Scottish independence: Church and Government must work together

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Scottish First Minister Alex Salmond and Deputy First Minister Nicola Sturgeon walk past a sign showing the date for the Scottish independence referendum outside the Scottish Parliament in Edinburgh

With the possibility of independence for the nation on the horizon, the Moderator of the General Assembly of the Church of Scotland has highlighted the key role the Church will continue to play in Scotland's future.

The Right Reverend Lorna Hood has spoken out to establish the Church's position following the release of the Scottish Government's white paper on independence, saying: "We seek to walk together - we need to work in partnership."

It follows the release of a separate statement by the Free Church of Scotland expressing disappointment that the document does not fully recognise the vital role that Christians play in Scottish society, and the possible future impact that the policies proposed in the document could have on the life of the Church.

"Our initial concern would be...the role of the Church to organise her own affairs and indeed the wider place of Christianity in the public square," a spokesman for the Free Church said.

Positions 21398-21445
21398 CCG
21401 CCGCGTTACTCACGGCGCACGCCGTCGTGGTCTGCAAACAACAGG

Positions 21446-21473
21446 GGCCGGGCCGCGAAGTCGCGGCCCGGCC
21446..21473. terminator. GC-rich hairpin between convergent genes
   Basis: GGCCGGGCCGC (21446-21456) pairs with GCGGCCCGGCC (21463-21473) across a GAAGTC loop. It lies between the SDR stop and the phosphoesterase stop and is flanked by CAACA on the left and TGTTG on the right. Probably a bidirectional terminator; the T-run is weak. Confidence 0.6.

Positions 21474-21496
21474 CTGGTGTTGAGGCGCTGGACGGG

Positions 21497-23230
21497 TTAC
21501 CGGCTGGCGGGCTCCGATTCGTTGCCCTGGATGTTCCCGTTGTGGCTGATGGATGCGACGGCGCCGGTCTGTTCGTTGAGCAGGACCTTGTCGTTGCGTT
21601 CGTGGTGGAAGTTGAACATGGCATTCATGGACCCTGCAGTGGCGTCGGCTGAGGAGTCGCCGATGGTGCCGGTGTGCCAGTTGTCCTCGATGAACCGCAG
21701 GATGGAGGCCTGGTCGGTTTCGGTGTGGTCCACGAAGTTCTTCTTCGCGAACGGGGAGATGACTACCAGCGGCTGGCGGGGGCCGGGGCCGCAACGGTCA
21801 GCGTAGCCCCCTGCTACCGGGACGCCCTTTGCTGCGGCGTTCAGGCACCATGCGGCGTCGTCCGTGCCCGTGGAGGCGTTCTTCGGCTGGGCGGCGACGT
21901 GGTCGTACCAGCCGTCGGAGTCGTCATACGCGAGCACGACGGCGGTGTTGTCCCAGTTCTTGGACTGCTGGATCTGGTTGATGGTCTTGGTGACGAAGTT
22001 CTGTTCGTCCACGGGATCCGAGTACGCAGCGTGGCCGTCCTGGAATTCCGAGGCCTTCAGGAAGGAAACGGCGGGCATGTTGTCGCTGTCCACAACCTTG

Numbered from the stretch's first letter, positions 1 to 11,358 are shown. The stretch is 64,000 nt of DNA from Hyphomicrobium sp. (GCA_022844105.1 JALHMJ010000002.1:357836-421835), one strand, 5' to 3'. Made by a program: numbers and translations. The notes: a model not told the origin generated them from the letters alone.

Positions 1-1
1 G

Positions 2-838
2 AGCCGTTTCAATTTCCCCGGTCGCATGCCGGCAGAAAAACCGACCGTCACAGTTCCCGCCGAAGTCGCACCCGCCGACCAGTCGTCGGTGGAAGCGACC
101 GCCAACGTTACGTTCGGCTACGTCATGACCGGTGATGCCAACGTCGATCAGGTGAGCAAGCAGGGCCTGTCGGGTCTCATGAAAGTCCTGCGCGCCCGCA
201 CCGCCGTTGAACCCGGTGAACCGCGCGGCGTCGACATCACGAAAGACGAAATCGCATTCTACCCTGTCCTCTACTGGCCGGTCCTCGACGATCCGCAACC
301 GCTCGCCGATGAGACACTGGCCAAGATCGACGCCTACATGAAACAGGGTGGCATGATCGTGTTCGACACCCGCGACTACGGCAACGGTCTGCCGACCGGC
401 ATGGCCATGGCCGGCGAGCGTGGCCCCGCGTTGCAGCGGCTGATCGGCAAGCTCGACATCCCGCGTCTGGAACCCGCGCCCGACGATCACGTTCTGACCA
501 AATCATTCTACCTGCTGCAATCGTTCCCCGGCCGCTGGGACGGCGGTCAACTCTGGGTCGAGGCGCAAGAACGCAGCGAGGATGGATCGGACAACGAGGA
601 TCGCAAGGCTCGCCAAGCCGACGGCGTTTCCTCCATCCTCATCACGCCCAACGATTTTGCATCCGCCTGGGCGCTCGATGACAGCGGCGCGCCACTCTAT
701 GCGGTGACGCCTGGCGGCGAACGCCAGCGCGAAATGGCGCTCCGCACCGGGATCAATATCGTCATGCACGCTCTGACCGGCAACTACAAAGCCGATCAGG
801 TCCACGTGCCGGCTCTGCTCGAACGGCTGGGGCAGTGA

The Free Church also made clear in its statement that it could not support a secular state that "refuses to recognise the leadership of Jesus Christ".

Mrs Hood, however, has assured that the Church of Scotland hopes to work with the Government with the mutual aim of protecting the poor and creating a fairer society.

Giving an address in London, she said: "As a national Church along with other faith communities we must be there for Scotland during this time. We need to demonstrate that we are caring, compassionate and inclusive. In this pastoral role we can help towards reconciliation and the journey towards wholeness once more."

She reminded her audience, which included host and HM Advocate General for Scotland Lord Wallace of Tankerness, that the Church of Scotland plays an important pastoral role in caring for vulnerable people as one of the largest independent care agencies in the country.

"The reality is we are present in every part of Scotland, in the varied situations and problems of every area of life," she said, before noting that the Church is often the only organisation willing to work for change in some of Scotland's most deprived areas.

"We simply see that as part of our service, our commitment to the poor, conscious of a gospel bias towards the poor," she said.

The focus of her message was the necessity of a partnership between the Church and Government in Scotland, saying they both "have the good of Scotland, the common weal at heart".

She was also keen to underline that each have the same aim - to create a just and fair society.

"The end goals are the same...but we may differ from our different perspectives and even political standpoints as to how we achieve that," she said.

"We do not seek to change one another's positions, but surely we seek to walk together - we need to work in partnership."

The vote on independence will take place on 18 September 2014.

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